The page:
The Lee and Santa Fe regime was hardly beyond reproach. If indirect coercion continued to turn on what the trier of fact imagined a reasonable student would experience, the trier’s limitations would have more room to run amok. Many judges and jurors have not been in school for some time, impairing their ability to imagine the experience of a student. And while some probably have vivid memories, even they might struggle to abstract away the idiosyncrasies of their own experiences.

However, Kennedy only mitigates the problems of the old regime by constraining the trier of fact, including the trier’s capacity to avert absurd outcomes. Whether Kennedy promulgates a new indirect coercion test or just revamps the old one, it seems poised to punish resilient students and proactive school districts.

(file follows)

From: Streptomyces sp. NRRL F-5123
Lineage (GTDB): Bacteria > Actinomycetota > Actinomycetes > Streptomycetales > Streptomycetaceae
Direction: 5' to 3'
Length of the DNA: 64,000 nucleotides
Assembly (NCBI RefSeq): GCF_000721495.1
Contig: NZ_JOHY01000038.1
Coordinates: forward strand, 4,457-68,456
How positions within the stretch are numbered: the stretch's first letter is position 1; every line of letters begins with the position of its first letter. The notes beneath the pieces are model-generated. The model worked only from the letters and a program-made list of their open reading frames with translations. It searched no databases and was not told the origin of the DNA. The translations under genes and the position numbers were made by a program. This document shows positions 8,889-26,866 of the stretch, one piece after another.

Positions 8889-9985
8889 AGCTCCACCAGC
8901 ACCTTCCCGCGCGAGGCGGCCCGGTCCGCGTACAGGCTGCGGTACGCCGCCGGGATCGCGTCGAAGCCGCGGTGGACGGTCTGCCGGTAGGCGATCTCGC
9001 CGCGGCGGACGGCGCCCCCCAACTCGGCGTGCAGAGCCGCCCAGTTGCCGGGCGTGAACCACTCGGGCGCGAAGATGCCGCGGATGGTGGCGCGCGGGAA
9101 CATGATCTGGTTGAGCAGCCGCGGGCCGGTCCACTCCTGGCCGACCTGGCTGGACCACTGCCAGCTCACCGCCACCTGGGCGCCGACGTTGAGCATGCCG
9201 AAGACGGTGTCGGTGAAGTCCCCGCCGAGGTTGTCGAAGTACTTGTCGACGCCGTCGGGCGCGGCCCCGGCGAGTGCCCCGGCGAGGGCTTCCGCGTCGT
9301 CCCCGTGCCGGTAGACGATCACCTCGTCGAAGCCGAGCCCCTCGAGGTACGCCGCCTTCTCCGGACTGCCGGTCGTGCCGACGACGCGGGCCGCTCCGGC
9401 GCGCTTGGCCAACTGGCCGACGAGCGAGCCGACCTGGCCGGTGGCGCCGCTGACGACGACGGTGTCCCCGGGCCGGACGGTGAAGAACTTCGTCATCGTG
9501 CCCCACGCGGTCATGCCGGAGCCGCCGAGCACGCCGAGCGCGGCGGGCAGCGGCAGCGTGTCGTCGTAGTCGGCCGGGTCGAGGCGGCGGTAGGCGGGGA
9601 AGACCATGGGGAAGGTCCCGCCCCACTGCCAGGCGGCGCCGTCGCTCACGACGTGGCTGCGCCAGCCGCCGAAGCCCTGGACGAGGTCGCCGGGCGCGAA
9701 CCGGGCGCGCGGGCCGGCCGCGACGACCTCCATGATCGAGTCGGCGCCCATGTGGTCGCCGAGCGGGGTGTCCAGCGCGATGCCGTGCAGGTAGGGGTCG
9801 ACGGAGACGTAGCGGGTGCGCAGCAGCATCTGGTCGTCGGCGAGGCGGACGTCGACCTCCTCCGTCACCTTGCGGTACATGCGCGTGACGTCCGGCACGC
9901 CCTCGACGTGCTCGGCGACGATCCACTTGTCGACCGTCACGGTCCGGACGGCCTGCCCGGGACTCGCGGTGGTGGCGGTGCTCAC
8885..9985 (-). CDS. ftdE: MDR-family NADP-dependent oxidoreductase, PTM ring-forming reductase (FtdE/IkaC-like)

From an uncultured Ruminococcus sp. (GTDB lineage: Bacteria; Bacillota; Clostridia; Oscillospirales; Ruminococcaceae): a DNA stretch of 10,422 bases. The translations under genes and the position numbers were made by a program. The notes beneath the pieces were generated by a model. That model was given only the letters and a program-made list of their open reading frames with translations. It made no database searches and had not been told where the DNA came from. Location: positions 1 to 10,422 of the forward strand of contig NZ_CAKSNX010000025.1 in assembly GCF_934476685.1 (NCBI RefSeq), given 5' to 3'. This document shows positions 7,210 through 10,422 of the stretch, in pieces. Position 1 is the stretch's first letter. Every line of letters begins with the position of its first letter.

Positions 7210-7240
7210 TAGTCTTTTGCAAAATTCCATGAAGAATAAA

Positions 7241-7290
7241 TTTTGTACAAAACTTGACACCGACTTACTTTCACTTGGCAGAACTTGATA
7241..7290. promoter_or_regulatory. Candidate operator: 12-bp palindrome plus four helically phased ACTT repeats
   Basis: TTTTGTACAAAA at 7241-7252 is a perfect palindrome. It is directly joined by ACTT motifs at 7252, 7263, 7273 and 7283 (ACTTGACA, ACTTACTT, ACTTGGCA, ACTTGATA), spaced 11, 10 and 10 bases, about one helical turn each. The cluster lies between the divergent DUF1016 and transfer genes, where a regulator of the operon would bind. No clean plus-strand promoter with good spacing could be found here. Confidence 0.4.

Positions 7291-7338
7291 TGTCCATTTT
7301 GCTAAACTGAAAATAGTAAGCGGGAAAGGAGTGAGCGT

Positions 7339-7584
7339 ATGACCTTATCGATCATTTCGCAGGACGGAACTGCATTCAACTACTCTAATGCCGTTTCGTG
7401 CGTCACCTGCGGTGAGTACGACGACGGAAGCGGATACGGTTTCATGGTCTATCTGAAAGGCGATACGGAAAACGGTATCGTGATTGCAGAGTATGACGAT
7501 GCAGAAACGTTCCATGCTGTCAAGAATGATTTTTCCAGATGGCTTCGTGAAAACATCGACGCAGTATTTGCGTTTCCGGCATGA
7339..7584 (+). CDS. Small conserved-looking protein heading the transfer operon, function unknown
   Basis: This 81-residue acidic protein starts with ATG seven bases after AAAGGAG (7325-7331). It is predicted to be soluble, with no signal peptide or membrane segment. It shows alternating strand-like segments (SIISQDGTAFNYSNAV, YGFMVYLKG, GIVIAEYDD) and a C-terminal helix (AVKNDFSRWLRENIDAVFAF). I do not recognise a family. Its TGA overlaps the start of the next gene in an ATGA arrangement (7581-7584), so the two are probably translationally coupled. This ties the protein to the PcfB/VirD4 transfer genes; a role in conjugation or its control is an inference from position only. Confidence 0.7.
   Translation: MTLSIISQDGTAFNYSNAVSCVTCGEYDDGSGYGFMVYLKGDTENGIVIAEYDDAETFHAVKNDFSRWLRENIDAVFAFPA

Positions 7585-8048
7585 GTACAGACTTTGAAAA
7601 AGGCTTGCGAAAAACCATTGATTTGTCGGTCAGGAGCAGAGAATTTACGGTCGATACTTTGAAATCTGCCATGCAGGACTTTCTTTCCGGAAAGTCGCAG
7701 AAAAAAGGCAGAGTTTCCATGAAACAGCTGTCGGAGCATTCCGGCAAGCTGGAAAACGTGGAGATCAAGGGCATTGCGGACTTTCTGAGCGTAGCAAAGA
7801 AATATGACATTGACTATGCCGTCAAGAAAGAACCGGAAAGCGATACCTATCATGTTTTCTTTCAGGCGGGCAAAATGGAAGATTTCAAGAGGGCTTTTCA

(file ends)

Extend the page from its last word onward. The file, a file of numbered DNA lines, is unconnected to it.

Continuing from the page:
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Jason T. Hanselman is a J.D. Candidate at the University of Chicago Law School, Class of 2024. He thanks the University of Chicago Law Review Online team for their thoughtful commentary and is grateful for Kayla Parker, to whom he dedicates any and all persuasive arguments in this Case Note.